I have never been a huge fan of “the beautiful game,” and I don’t pay all that much attention to sports in general, but for some reason, this time around, I’ve gotten caught up in the World Cup. Last night, in fact, I set my alarm and got up at 3:30AM to watch the match between the United States and Ghana. If you’ve been keeping track, you know that Ghana kicked (pun intended) the U.S. out of the tournament for the second time.
But all is not lost. Here, chez Kamata, we still have next Saturday’s game between Japan and Paraguay to look forward to. And my son, aware of his German roots, is looking forward to the match between Germany and England. Just as we are supposedly connected to everyone else in the world by seven degrees or less, we seem to be connected to the other countries in the World Cup by only one or two degrees. I have a couple of friends who live in the host country, South Africa, and friends in France, where I studied for several months. I was bound for Cameroon before I decided to come to Japan instead. And here in Japan, I have Australian and Korean friends, which makes me want to root for those teams when they’re on the pitch. My son, I have discovered, is pan-Asian. He has been cheering for both Koreas and Japan, no matter the opponents.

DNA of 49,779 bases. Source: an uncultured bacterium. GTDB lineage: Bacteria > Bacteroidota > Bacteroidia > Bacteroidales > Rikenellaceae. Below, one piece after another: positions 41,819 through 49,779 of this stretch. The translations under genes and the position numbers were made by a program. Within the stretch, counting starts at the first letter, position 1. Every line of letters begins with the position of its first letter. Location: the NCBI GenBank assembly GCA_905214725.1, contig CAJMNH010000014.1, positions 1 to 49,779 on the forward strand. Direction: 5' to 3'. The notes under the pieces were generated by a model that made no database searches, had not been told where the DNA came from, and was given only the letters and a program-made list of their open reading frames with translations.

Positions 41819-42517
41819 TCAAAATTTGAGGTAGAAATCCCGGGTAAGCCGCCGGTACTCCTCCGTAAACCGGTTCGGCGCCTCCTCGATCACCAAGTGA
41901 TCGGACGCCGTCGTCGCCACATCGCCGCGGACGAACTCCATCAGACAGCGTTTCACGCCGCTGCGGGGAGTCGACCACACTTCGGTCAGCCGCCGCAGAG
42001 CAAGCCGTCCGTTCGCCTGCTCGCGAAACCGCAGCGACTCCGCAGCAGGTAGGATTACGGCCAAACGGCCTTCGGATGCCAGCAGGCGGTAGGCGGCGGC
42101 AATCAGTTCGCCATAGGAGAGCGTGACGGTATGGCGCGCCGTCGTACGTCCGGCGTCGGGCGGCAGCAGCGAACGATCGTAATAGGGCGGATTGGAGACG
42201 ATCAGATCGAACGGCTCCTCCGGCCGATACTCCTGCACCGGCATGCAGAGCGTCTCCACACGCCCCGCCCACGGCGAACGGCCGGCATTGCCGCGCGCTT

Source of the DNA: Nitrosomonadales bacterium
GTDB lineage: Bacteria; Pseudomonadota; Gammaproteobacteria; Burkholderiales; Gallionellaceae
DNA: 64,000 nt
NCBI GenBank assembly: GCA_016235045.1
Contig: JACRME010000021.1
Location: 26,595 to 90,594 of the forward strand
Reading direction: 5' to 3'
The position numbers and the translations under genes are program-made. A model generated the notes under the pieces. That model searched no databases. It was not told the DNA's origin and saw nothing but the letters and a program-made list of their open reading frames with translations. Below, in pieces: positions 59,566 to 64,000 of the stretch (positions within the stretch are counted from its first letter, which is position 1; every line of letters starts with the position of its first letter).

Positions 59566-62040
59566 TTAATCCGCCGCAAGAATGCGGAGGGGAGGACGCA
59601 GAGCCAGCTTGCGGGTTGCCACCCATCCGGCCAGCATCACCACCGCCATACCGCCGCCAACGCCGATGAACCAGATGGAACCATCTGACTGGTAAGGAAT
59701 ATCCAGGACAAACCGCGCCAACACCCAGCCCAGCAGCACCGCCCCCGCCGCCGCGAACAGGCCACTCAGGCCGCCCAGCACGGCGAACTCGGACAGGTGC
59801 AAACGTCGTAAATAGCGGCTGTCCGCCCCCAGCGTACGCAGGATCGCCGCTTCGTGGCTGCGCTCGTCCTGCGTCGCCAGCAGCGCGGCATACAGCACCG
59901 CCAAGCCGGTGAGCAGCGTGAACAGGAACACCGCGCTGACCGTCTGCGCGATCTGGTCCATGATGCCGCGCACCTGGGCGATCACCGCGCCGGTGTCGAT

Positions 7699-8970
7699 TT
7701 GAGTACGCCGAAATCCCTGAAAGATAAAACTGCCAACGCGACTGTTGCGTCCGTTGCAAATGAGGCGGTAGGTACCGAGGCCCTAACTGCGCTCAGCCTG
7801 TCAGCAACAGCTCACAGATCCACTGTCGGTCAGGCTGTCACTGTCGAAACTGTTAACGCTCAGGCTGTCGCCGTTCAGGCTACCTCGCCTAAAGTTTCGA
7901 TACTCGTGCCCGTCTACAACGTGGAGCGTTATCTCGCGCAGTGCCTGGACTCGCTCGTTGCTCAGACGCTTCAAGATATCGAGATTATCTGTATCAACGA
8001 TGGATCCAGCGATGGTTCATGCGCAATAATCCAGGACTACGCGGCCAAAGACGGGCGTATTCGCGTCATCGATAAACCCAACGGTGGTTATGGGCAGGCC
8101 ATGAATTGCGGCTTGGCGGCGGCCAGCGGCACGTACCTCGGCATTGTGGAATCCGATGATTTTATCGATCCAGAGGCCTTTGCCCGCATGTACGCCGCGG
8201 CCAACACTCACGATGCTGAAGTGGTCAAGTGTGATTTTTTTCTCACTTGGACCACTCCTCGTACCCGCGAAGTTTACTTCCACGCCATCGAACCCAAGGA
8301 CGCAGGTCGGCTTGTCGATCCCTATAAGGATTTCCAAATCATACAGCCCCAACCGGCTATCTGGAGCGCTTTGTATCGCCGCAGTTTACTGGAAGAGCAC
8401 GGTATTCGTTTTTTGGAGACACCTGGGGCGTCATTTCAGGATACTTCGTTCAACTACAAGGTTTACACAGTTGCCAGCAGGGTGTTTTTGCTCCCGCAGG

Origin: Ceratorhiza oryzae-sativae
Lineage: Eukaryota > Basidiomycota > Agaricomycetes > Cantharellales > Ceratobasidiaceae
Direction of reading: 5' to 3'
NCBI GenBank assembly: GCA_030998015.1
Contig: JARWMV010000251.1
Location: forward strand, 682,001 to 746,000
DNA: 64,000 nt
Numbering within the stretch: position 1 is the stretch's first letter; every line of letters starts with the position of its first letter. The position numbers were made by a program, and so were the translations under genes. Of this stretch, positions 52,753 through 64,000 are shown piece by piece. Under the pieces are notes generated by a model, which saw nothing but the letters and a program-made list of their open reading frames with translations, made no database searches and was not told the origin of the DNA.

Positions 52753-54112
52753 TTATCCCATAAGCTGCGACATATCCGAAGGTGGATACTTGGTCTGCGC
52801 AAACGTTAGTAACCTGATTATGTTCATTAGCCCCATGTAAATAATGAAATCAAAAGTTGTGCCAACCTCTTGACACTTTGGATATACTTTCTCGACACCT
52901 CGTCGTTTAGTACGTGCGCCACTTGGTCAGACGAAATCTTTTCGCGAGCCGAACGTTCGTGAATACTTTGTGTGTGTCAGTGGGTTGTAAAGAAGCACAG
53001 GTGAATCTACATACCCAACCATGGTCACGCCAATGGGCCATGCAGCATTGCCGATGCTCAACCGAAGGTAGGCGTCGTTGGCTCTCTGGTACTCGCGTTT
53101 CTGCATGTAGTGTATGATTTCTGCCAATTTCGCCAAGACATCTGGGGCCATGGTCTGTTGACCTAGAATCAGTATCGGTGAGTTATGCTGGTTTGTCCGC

I like feeling part of something bigger, something universal. I like how the World Cup draws the attention and enthusiasm of people all over the world, how it somehow connects us. And I’m even starting to enjoy soccer, er, football, as a spectator sport.
Tokushima is home to Vortis, a Japan League team. We’ve never quite gotten around to going to a game, in spite of our proximity, but now I’m thinking of how we can paint our faces and keep this sense of global community going on a local level.